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Sunset Vette

04 Jun

It’s Alive! Apple TV, iPad, and Bose Lifestyle

I bought my first mp3 player over a decade ago. (Would you believe that it’s still being used? I have it plugged in out in my garage and use it to play tunes while I’m working on various projects.) I bought my first iPod seven or eight years ago, and I currently own an iPod Classic / 160GB. And when we moved into our current house we bought a Bose Lifestyle system which is now approaching ten years old. The Bose system offers surround sound in our family room but also has connections for speakers outside in the back yard, in the kitchen, and upstairs in our bedroom. It has been an excellent system but is starting to show its age… for example, there are no HDMI ports, and only one digital audio input port which is currently hooked to the Blu-ray player.

Over the years I have made many trips to discount or resale shops like Half Price Books and acquired quite a few discs. My iTunes library currently shows that I own nearly 3,500 different albums. 😯 Now some of those are from the free iTunes singles that they provide each week at the Apple store, and others are albums that I’ve ripped to digital format, but the majority of them are physical compact discs. That means storage is a bit of a challenge. 🙂 Historically I have wanted to keep all of the discs out where I can easily get to them because the only way I can play my music through the Bose system is to physically put the compact disc in the CD player. My main computer is in the office, and the Bose base unit is in the family room, so the two have never been connected. Over the past ten years I have investigated quite a few ways to try to be able to play my music, and even purchased a few. But none of them worked.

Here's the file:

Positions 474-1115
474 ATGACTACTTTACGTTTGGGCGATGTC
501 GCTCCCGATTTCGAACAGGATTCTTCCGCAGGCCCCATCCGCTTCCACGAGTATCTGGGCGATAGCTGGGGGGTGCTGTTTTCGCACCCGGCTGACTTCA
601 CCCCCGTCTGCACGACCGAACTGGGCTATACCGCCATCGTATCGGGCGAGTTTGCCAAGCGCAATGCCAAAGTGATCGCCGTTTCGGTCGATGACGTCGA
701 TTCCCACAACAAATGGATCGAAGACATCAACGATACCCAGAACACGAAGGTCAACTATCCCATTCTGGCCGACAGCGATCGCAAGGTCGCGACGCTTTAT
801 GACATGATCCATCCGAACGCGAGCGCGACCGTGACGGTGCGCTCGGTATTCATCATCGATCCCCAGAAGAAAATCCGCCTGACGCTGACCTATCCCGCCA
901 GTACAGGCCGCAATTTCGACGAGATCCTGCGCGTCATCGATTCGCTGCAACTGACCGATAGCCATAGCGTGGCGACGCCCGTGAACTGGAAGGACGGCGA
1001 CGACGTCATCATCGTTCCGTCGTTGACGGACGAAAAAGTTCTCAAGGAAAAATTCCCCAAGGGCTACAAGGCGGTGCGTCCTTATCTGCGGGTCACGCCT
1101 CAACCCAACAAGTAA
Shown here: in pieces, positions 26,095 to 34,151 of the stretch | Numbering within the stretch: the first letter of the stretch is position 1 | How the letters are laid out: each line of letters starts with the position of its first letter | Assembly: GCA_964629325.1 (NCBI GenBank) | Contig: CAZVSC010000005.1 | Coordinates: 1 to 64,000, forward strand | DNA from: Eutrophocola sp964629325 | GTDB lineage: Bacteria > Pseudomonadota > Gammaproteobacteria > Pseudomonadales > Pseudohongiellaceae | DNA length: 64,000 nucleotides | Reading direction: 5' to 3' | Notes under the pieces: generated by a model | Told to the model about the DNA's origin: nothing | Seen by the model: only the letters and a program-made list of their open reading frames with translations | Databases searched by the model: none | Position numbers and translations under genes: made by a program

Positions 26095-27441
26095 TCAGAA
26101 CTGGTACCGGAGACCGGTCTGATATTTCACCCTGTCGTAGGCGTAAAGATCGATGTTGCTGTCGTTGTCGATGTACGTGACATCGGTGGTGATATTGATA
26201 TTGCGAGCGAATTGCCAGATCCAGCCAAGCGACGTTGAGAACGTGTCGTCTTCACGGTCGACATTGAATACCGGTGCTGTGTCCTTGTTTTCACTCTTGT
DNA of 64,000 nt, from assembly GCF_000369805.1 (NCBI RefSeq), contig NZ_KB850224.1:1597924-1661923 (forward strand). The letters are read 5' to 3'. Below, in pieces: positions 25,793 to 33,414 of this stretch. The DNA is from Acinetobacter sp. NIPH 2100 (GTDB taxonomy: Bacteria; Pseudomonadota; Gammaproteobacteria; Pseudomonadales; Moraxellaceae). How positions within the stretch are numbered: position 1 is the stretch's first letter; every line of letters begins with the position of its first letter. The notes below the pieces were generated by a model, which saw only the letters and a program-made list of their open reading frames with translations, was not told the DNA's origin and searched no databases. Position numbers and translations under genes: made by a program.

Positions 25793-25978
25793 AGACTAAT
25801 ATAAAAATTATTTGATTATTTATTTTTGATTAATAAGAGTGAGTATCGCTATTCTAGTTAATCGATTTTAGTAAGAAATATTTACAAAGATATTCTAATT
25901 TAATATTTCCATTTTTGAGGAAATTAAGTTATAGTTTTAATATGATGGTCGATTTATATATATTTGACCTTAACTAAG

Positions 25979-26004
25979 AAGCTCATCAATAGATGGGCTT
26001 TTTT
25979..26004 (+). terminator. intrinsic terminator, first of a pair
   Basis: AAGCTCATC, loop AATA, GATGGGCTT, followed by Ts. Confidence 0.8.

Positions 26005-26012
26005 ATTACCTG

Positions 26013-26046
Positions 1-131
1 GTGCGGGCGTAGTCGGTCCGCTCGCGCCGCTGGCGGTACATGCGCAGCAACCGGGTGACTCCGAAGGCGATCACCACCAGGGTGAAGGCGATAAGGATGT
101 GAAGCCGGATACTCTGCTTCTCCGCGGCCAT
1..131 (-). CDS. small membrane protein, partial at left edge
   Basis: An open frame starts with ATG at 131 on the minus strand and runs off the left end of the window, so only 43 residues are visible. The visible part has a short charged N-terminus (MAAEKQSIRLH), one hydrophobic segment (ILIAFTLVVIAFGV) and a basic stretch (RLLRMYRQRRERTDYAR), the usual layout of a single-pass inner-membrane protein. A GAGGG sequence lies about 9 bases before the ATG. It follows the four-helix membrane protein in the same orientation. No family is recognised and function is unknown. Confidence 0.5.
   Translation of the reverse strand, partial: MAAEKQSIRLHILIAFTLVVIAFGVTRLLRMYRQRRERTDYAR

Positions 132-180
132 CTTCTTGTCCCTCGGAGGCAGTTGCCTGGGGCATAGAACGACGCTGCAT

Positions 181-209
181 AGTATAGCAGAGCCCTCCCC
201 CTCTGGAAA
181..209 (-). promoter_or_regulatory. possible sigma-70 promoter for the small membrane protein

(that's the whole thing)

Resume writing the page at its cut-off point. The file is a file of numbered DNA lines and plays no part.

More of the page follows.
This weekend I am pleased to say that I have finally managed to get the plumbing working! I purchased an Apple TVwhich uses wireless networking to connect to my shared iTunes library. The Apple TV is connected to the main TV in the living room, but I only anticipate using that for the setup. I don’t anticipate watching videos via the Apple TV; that’s not why I bought it. I got it because of the very tight integration with iTunes, and it’s working very well. I downloaded the free Remote app for my iPad, and now I can browse my music library from anywhere in the house. I still need the Bose remote to specify which speakers are used for which music source, but after that first step I can then use my iPad to pick which playlist, album, or artist that I want to hear.

I did have to take one extra step to get the Apple TV to talk to the Bose base unit… as mentioned above, there is only one digital input port on the Bose unit and it was already being used by the blu-ray player. I didn’t want to change that. So I had to purchase a converter box and cable that allow the Apple TV to talk to the Bose base unit using normal red/white analog cables. I ordered the FiiO D3 Digital to Analog Audio Converter With Micca 6ft Optical Toslink Cable from Amazon, primarily because the unit got good reviews and it already included the cable required to connect the Apple TV to the converter box. The one drawback is that the converter box has to be plugged in and my plug strip is out of outlets…

The Apple TV was about $100. The digital / analog box was about $25, and the HDMI cable used to connect the Apple TV to my regular TV was $6. The iPad “Remote” application was free. So for less than $150 invested, I can now browse my entire library of over 40K songs and play whatever I want, in whatever room I want. It’s something that I have been looking forward to for a very long time, and I’m finally there.

Now I can start to think about how to best package and store my compact disc collection and get them out of the family room. 😎

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